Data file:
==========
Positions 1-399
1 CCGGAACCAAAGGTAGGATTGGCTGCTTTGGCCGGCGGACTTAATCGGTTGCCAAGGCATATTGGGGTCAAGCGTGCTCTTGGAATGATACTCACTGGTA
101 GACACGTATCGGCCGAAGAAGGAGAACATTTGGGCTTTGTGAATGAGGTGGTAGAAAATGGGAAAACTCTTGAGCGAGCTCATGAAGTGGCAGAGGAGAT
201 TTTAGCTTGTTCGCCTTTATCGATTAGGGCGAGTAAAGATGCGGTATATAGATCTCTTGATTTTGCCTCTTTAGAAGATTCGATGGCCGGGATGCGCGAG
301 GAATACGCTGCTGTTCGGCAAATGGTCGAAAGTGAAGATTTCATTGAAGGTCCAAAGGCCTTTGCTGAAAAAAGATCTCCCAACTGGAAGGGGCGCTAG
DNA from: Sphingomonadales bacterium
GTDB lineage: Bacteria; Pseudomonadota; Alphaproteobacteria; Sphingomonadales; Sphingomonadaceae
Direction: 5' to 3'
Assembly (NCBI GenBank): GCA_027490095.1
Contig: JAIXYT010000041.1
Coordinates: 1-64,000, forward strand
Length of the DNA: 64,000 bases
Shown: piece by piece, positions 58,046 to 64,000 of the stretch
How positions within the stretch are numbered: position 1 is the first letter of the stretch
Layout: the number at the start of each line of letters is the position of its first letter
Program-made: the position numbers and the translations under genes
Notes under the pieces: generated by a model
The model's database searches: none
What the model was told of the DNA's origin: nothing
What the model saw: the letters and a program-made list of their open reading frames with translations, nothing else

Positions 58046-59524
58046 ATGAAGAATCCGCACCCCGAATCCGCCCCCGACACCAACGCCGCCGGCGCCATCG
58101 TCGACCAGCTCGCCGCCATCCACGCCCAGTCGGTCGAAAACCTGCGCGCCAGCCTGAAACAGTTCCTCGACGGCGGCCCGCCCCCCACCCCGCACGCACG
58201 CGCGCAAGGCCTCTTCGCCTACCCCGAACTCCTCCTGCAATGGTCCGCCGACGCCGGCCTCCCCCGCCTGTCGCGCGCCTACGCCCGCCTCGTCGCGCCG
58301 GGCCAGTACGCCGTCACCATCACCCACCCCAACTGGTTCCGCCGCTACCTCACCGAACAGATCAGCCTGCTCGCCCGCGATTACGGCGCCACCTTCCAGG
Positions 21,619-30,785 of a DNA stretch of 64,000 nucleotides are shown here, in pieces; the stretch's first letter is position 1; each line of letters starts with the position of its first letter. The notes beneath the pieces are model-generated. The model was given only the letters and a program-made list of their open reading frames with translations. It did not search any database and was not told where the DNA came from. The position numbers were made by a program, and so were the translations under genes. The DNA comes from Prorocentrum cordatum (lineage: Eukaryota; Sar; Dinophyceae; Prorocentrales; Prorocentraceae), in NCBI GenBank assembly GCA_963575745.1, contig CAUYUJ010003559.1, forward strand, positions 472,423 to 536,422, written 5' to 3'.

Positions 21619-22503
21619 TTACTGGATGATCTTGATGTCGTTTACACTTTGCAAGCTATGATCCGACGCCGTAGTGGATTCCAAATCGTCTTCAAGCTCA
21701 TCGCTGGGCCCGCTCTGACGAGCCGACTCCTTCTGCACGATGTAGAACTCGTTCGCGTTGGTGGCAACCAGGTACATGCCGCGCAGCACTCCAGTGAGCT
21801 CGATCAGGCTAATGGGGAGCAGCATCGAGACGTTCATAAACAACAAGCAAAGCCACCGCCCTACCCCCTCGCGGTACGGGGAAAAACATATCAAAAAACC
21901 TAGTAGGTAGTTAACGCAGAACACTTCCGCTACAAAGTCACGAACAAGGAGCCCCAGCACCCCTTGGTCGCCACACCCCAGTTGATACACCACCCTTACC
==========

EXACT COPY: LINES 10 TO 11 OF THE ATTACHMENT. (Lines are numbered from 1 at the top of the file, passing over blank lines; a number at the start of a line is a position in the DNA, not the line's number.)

Contig: JAIXYT010000041.1
Coordinates: 1-64,000, forward strand